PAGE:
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PostPosted: Wed May 09, 2018 10:56 pm    Post subject: Scheer appears in Quebec ... campaigning! Reply with quote

At last ...

Celine Cooper: Scheer has work to do in Quebec, but his first gamble paid off
In Quebec, the Conservative leader is courting federalists disappointed with the Trudeau Liberals and nationalists fed up with the Bloc

Celine Cooper, Special to Montreal Gazette
May 9, 2018
9:09 AM EDT

Seeking to raise his profile, Andrew Scheer, the 38-year-old federal Conservative leader from Saskatchewan, rolled the dice and went on Tout le monde en parle (TLMEP).

Why do I say “rolled the dice”? Because for English-speaking federalist politicians, an appearance on Quebec’s must-watch television talk show can be a risky venture. For Scheer, his appearance on Sunday night’s show was his first time on the hot seat.

“You are against abortion, you voted against same-sex marriage and against medically assisted suicide, while Quebecers are in favour of all of these things. Welcome to Quebec, Mr. Scheer,” host Guy A. Lepage said, smiling at him from across the desk.

The underlying message is impossible to miss: Welcome to Quebec. Thank you for coming. Now, let’s make something clear right off the bat — you are not one of us, are you, Mr. Scheer?

A show that regularly draws around a million viewers, TLMEP has no equivalent in the rest of Canada. I’m often at a loss when trying to explain its influence to friends and family who live outside the province. Guests of all stripes — artists, activists, intellectuals, politicians, media personalities and beyond — go on to be willingly poked and prodded by host Lepage and co-host Dany Turcotte.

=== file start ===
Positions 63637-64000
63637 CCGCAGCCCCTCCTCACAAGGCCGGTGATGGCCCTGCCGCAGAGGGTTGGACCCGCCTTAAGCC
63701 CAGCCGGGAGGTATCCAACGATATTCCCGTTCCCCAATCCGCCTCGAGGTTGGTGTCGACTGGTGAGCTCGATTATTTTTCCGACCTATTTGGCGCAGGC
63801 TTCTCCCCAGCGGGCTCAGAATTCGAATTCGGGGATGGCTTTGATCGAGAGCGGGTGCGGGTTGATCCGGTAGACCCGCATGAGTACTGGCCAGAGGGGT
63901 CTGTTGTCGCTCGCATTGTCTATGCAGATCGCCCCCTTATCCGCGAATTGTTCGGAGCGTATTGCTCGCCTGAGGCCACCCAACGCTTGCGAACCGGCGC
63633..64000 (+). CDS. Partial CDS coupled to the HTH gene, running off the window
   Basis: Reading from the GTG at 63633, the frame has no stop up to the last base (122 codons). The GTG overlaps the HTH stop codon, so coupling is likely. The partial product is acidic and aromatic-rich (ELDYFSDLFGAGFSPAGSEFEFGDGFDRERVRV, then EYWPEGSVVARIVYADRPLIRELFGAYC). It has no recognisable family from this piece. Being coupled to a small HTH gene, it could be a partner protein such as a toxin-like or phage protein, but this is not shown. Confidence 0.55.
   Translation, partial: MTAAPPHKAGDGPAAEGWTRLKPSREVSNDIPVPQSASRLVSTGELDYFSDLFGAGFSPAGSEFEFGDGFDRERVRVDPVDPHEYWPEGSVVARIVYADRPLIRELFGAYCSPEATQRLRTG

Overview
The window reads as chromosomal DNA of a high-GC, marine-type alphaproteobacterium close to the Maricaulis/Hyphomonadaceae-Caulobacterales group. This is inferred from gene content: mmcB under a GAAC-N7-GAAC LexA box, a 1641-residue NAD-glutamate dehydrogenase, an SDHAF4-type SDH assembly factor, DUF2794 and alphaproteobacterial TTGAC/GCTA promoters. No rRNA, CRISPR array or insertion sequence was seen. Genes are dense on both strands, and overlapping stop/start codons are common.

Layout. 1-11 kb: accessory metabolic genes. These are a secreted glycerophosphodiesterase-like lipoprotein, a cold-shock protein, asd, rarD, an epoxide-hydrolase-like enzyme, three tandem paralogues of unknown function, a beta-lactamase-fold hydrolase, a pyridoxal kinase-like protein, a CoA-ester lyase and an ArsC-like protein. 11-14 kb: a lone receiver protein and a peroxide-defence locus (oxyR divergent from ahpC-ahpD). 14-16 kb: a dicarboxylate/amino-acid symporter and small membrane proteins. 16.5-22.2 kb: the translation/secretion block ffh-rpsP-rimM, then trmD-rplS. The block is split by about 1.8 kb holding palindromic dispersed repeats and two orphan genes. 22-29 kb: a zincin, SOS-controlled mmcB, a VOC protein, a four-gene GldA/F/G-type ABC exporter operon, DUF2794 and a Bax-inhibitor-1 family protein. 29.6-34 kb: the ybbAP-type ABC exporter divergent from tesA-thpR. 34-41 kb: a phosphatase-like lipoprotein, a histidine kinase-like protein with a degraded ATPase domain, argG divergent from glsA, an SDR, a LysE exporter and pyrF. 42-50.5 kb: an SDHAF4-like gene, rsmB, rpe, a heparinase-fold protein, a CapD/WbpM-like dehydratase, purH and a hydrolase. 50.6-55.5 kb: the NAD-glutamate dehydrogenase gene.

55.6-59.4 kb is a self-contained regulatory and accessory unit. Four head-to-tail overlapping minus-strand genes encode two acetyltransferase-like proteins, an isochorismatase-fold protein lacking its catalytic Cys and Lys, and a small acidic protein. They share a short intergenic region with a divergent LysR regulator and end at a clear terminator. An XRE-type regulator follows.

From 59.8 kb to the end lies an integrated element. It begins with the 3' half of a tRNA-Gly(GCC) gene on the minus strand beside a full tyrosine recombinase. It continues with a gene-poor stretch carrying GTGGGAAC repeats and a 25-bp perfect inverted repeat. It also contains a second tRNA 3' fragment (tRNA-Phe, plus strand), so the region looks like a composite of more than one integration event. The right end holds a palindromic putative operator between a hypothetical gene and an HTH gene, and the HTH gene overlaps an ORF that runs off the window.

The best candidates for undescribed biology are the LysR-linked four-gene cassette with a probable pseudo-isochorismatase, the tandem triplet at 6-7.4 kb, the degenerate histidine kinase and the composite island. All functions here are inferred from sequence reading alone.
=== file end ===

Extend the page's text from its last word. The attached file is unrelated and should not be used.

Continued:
For better or worse, the show has a tremendous amount of power to shape both public discourse and opinion, notably among francophone Quebecers. That power includes the ability to make or break the reputation of its guests, or — in this case — their political fortunes.

It’s worth noting that Scheer’s predecessor Stephen Harper — deeply unpopular in the province — never once made an appearance on the show. By contrast, the late Jack Layton’s visit to TLMEP during the 2011 federal election campaign is often credited with boosting his approval ratings, transforming him from a Toronto-centric federalist into un bon Jack from Hudson in the minds of francophone Quebecers, and contributing to the NDP sweep in the province a few weeks later, which brought the party to official Opposition status for the first time in Canadian history.

So how did Scheer do? By most measures, pretty well. He made a few jokes. His French was good. And while he still opposes the government’s plan to legalize marijuana, turns out he smoked a bit of weed back in the day (though his director of media relations has since insisted that Scheer did not buy it himself).

Fact: The Canadian political landscape is changing. Scheer is courting both federalists disappointed with the Trudeau Liberals and nationalists who are fed up with the Bloc Québécois. If trends hold for the provincial election expected Oct. 1, Quebec appears to be on the cusp of a political swing away from the Couillard Liberals and toward the centre-right. The Coalition Avenir Québec led by François Legault is currently leading in the polls. [....]

I am personally cheered. I don't know why this is a gamble, coming from where Scheer is coming from, in an environment that I have, elsewhere, characterized as a "leadership crisis". All of them are ... in varying degrees, pretty weak, when compared to the leaders and the contenders of previous political eras.

Compare Diefenbaker and Pearson, or Trudeau and Clark, Chretien and Mulroney, Martin and Harper -- the weak one was Clark, in my book, but which of the current three measure up to Clark?

Singh is blowing it, and not because of the current scandale -- what else can he do but figure out something to say to defend the indefensible things. But he does it badly, clumsily. He has blown it by admitting to being a Sikh nationalist still. He could have put it behind him, but he didn't.